Ellington and Ball are second-year backs set to take over as their respective team’s lead back in 2014. Ellington was extremely impressive on 118 rookie-season carries, averaging 5.5 yards per carry. Ball played second fiddle to Knowshon Moreno during his rookie season, but strong play earned him an expanded role in the second half. Ellington gets a slight edge here, as he’s shown signs of having a higher ceiling, but note that he’s already 25 years old. Ball is 23 and is working in Denver’s high-scoring offense.
The first running back selected in May's draft, the speedy Bishop Sankey heads to Tennessee where he'll be – at least for now – the lightning to Shonn Greene's thunder. More explosive - and probably already the better back - Sankey should easily pace this backfield in snaps right out of the gate. A 21-year-old rookie with an easy path to a starting gig, Sankey is a strong dynasty RB2.
The Chargers moved more towards a run-heavy attack during the second half of 2013, which allowed Ryan Mathews a massive workload down the stretch. Strong play has earned him a firm grasp on San Diego’s lead back role, but Donald Brown is underrated and a threat to push for snaps. Only 26, Mathews has a few years of RB2 production in the tank.
Stevan Ridley is a bit tricky to evaluate. He’s 25 and a talented back, but he lost a significant portion of his workload to LeGarrette Blount last season due to fumbling issues. Fortunately for Ridley, Blount is gone, which means a much clearer path to retaking the club’s lead back role. It’s a good time for savvy owners to snatch him up.
Only 25, with loads of talent, and finally in position to start, Ben Tate’s value has never been higher. He heads to Cleveland where, if all goes well, he will see 15-plus carries per game. Durability issues, passing-down struggles, and the presence of talented rookies Terrance West and Isaiah Crowell keep him outside the Top 20.
Bernard Pierce and Michael represent two of the most talented reserve backs in the league. Pierce remains behind Ray Rice in Baltimore, but that could change quickly if Rice doesn’t improve on a dismal 2013 campaign or misses time due to off-the-field issues. Pierce is only 23, which will allow him a lengthy shelf life. Michael – a second-round pick in 2013 – remains stuck behind Lynch in Seattle. If the veteran goes down with an injury or shows signs of his age, expect Michael to surge past Robert Turbin and into a major role in the league’s run-heaviest offense. He’s an elite handcuff option in every type of league.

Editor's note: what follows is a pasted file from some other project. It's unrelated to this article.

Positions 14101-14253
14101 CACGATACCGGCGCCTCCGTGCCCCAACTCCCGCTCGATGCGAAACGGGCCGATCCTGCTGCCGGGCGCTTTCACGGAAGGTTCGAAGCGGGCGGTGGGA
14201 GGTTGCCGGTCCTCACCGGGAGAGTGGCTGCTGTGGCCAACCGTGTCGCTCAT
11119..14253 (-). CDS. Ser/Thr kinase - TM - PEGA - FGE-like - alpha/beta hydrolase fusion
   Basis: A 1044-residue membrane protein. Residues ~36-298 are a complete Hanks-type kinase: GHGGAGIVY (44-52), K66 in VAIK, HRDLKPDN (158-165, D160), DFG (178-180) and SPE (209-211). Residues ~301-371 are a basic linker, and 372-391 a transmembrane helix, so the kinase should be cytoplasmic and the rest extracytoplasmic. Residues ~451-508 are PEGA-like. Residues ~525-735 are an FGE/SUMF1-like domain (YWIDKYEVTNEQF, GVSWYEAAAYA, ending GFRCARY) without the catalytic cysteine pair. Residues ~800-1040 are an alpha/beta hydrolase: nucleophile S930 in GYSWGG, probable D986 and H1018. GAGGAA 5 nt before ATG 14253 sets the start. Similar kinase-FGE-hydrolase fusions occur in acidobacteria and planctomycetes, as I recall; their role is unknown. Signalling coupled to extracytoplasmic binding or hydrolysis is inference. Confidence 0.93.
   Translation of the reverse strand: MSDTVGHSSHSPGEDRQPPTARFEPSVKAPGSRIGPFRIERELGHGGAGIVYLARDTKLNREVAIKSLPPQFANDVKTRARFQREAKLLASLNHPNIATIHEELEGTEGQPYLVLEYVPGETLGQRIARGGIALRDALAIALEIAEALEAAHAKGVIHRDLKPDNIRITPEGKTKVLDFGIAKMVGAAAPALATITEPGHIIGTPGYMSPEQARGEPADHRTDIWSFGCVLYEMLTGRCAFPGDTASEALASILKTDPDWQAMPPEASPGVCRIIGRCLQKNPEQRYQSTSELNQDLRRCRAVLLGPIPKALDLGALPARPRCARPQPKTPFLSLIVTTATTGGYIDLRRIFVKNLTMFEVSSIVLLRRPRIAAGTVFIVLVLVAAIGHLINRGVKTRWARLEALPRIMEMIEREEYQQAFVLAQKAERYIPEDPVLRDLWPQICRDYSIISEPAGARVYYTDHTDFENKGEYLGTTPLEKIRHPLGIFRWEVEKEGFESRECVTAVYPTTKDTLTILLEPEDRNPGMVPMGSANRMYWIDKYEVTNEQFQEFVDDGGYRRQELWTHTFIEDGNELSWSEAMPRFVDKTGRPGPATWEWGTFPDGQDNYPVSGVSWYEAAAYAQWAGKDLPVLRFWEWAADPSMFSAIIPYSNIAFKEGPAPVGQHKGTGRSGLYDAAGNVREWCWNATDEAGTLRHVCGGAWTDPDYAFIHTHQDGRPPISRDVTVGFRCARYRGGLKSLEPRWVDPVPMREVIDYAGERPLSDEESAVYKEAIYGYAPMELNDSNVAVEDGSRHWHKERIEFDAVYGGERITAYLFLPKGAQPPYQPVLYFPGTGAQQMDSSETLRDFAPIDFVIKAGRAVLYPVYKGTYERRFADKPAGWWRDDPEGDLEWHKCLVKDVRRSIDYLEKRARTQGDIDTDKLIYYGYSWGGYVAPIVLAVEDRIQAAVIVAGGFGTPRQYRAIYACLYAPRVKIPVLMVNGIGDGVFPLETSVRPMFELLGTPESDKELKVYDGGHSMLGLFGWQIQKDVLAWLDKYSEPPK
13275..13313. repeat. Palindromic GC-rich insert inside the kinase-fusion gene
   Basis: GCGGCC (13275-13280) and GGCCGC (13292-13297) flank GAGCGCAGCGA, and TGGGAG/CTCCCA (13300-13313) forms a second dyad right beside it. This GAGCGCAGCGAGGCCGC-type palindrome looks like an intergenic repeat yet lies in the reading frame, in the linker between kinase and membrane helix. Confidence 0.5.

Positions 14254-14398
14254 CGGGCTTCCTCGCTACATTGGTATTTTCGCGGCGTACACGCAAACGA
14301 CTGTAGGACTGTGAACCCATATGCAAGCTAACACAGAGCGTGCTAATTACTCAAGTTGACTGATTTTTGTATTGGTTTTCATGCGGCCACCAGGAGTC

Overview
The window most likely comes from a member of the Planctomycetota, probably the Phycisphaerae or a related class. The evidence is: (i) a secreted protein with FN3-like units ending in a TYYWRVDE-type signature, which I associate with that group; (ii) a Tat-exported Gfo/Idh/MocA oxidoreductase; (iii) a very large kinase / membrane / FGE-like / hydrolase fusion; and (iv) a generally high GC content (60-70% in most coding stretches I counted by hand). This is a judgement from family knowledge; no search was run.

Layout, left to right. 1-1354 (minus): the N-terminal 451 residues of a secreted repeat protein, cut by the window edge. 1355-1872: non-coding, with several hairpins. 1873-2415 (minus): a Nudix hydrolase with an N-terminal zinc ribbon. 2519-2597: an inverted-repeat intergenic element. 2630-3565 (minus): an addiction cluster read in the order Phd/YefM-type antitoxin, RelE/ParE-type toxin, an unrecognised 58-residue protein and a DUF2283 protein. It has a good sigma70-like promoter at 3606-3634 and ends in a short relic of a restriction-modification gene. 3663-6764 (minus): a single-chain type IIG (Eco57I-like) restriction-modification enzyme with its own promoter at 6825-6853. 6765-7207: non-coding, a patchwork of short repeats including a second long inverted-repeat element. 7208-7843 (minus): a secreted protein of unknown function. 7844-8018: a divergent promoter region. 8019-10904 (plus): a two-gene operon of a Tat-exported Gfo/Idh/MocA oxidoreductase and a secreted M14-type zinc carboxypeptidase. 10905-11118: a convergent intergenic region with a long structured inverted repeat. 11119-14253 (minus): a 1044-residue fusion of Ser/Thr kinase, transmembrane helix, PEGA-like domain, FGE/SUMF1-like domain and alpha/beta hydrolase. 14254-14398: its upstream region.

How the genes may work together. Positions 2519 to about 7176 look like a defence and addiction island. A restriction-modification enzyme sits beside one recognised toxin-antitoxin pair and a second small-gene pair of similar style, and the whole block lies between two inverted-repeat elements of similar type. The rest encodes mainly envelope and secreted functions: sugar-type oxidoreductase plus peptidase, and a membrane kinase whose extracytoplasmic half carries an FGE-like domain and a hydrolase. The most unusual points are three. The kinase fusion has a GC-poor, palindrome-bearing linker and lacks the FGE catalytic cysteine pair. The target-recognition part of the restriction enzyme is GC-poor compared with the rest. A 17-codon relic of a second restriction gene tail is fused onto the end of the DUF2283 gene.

It’s hard to find a player who disappointed more than Rice this past season. Once one of the most reliable weekly plays, Rice was fantasy’s No. 30 scoring running back despite appearing in 15 games. He averaged 3.1 yards per carry and 5.5 yards per reception – both easily career lows. Although there is justifiable concern about Rice’s massive workload over the last five years (1,660 touches in 79 regular season games), he just turned 27 and is expected to remain Baltimore’s lead back. On the downturn of his career and having to compete for snaps with Bernard Pierce, Rice is risky, but it’s not crazy to think he has another season or two of RB1 production left in the tank. Of course, his off-the-field issues could make all of this moot.
Selected in the third round of May's draft, Terrance West will immediately push oft-injured Tate for snaps in Cleveland's improving offense. A capable pass-catcher and big enough to run between the tackles consistently and effectively, West is a candidate for an eventual three-down workload…The 49ers run the ball a ton, which puts Carlos Hyde – a second-round pick this past May – on the dynasty radar. At age 31, Frank Gore’s days as a feature back are winding down. Hyde is the favorite to succeed Gore, but it’s not a lock with Kendall Hunter and Marcus Lattimore in the mix. Hyde has RB1 upside.
At 5’8”/206, Devonta Freeman is likely to eventually settle in on the right side of committee attack in Atlanta. He’s best as a pass-blocker and receiver, but can handle 10-12 carries each week. There’s plenty of short-term appeal here, as he’s already first in line for carries in Atlanta should 31-year-old Steven Jackson miss time. Jacquizz Rodgers is also in the mix, but is an inferior runner…Mason was selected in the third round of May's draft and is the favorite for No. 2 duties in St. Louis. Stacy will handle a bulk of the backfield snaps early, but will need to be more effective than he was in 2013 if he hops to hold off Mason over the long term. The rookie is in a situation where snaps can be had right out of the gate, but he’ll need to improve his pass-blocking.